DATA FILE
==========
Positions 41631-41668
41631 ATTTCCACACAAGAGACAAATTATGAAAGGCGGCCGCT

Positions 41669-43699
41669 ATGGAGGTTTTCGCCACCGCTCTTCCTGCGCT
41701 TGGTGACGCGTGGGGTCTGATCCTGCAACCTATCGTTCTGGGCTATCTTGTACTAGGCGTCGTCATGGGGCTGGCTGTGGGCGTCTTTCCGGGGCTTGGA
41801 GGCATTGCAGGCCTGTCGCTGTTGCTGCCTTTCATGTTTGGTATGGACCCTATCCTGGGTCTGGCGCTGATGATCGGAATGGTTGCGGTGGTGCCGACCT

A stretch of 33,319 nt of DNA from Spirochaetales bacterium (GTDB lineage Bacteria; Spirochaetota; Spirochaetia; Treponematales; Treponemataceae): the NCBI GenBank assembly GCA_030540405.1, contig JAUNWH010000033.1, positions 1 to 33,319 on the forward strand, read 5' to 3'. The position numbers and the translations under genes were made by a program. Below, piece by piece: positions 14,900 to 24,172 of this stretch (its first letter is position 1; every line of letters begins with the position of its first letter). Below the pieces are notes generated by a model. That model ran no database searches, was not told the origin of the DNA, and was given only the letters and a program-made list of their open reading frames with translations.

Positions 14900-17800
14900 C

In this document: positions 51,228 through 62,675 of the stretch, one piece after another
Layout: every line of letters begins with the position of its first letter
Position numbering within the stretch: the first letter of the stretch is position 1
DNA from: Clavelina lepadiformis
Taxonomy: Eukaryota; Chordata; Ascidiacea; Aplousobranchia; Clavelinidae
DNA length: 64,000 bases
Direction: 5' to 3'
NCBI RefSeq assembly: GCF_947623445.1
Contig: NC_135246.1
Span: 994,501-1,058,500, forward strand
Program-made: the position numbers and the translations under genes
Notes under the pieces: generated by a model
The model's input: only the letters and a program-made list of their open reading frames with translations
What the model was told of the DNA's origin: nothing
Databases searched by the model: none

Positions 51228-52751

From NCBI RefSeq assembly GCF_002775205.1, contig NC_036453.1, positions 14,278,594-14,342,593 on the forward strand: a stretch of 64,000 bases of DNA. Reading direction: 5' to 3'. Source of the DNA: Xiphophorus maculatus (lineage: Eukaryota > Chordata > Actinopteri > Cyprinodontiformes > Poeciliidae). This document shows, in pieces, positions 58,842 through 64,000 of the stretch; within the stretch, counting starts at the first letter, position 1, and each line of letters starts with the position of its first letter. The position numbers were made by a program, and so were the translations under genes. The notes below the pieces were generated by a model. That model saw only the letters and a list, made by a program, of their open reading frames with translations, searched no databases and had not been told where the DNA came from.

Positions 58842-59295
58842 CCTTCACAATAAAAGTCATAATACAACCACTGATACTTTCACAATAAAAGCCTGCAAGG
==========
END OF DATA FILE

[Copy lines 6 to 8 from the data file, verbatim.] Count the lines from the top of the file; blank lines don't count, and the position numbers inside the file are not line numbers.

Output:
41801 GGCATTGCAGGCCTGTCGCTGTTGCTGCCTTTCATGTTTGGTATGGACCCTATCCTGGGTCTGGCGCTGATGATCGGAATGGTTGCGGTGGTGCCGACCT

A stretch of 33,319 nt of DNA from Spirochaetales bacterium (GTDB lineage Bacteria; Spirochaetota; Spirochaetia; Treponematales; Treponemataceae): the NCBI GenBank assembly GCA_030540405.1, contig JAUNWH010000033.1, positions 1 to 33,319 on the forward strand, read 5' to 3'. The position numbers and the translations under genes were made by a program. Below, piece by piece: positions 14,900 to 24,172 of this stretch (its first letter is position 1; every line of letters begins with the position of its first letter). Below the pieces are notes generated by a model. That model ran no database searches, was not told the origin of the DNA, and was given only the letters and a program-made list of their open reading frames with translations.

Positions 14900-17800